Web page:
by Kate Dernocoeur, Guest Blogger
She’s more than 30 feet long, and has surely come to this beautiful lagoon midway down the west coast of the Baja California peninsula for dozens of winters.
I am amazed how she seems simply to emerge, ghostlike at first, then as mottled slate-dark rising from below.
I reach into the water, seeking connection. To touch a whale! To be so close to such an immense mammal whose life is lived so differently. She lifts to the surface, a living submarine, noses into the ponga, our Mexican fishing boat, and places her forehead into my outstretched hand. I know I am being touched by grandeur and grace.
And so I touch back. At first I absorb the wet feel of her, the reluctant springiness of the well-insulated hide bolstered by up to 10 inches of blubber. I gain confidence and press my hand into the rubbery softness of the whale’s forehead.
I think: she likes this. So I place both hands on the head and give her a measured but vigorous massage, and she stays and stays. Her head feels sort of like those foam mattresses, where the shape of a hand remains when it is taken away. But just “sort of,” because this is a gray whale, one of the largest of the baleen whales, and she’s right here, right now, unafraid.
Maybe she should be. Not because of how any of our group would ever treat her, but I think how forgiving her species is, when you consider what’s been done to whales historically, what’s still happening in other places right now.
If a gray whale is just swimming, the backbone breaks the water’s surface like a giant series of knuckles.
There is no dorsal fin. It’s easy to understand why gray whales were often mistaken in olden times for sea monsters. When they exhale and the sun catches it right, it’s called “rainblow.” When they exhale and you’re hovering over the blowhole, it’s a very odd sort of whale-spit facial!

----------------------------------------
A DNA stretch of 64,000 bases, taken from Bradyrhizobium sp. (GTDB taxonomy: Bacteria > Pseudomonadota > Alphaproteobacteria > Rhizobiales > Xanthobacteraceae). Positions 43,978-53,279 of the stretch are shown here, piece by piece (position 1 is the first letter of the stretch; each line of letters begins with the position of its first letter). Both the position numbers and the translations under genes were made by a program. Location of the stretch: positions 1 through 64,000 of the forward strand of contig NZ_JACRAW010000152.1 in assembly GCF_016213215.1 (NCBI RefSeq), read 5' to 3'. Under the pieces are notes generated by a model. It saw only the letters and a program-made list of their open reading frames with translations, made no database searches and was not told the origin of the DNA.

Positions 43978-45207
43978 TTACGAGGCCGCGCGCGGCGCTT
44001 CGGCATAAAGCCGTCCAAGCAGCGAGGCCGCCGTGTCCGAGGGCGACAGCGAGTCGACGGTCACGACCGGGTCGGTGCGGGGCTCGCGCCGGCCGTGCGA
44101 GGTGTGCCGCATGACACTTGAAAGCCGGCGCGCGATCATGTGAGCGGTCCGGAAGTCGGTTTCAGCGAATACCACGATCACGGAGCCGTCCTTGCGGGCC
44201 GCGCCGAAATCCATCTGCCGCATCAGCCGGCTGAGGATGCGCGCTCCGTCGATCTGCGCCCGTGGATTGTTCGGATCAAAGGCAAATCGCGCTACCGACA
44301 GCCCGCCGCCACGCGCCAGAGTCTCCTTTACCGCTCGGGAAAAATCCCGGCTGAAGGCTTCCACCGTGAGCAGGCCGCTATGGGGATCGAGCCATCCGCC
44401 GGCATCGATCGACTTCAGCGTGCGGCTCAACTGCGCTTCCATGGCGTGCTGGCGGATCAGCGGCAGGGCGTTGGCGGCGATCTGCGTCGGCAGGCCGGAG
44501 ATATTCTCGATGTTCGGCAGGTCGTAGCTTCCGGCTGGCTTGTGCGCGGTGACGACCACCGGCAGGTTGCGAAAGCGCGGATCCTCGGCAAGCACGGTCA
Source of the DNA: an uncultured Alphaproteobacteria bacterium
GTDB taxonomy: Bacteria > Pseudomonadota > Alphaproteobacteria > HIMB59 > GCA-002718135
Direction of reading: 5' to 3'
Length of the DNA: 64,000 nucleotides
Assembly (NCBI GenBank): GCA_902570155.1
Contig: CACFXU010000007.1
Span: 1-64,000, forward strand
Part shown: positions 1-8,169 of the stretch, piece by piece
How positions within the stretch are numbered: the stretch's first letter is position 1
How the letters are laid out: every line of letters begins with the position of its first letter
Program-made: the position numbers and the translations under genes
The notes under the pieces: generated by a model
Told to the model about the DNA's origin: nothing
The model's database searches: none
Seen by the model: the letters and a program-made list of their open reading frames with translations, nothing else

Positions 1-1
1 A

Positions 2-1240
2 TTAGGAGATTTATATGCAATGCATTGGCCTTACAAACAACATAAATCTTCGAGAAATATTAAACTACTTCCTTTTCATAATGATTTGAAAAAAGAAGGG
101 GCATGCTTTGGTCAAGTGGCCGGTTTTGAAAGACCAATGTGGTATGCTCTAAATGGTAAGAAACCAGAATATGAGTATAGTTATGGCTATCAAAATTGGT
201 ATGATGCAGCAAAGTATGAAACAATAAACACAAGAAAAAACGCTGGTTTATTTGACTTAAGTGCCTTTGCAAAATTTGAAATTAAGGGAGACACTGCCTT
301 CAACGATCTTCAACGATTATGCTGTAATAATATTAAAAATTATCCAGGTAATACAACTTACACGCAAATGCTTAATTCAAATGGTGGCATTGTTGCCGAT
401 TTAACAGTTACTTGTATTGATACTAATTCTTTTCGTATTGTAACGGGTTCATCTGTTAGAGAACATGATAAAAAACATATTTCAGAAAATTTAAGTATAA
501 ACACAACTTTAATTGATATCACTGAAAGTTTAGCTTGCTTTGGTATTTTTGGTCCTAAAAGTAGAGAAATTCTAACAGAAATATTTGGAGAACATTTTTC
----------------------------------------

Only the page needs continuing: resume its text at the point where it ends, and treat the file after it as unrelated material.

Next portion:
Gray whales live at least into their 60s, and some possibly much longer (when all goes well), if the evidence is true. Their migration is among the longest of any animal (8,000-10,000 average, and up to 14,000 miles) [see www.whalefacts.org]. They travel from the Bering and Chukchi Seas each fall to this place, to have their babies and make more. In March and April, they guide their young back to the north to feed and just…be.
The Mexican fishermen whose families have lived on this lagoon for generations understand these whales and their place here. The whole width of the midpoint of the Baja peninsula was given over to a bio-reserve some years ago, with rules about preservation of wildlife. Here in San Ignacio lagoon, where we are, the locals added their own rules. There is a well-defined whale-watching area, and only 16 boats can enter it at a time, for just 90 minutes. No more than two boats can hover around a particular whale at a time. The whales who don’t want to be visited have plenty of other areas to hang out. They do not feel harassed, not here. They visit us, they “spy-hop” (raise the head vertically out of the water), and even sometimes leap clear into the open air.
For three days, we head into the whale watching area two times a day, and are amply rewarded. In many cases, a whale brings her baby over to the ponga to visit us. Several times, I touch two gray whales at once. I lean out and kiss more than one.
I wish each of them godspeed and safe travels. My heart is filled with great respect, and awe.
Kate escaped the brutal weather of the 2014 Midwest winter in March, and was joined on the whale-watching trip by travel buddies Kathy Humphrey and Margaret Idema. Many thanks to the guide and talented photographer, Ranulfo, for two “spy hop” photo and the picture of Kate kissing the whale.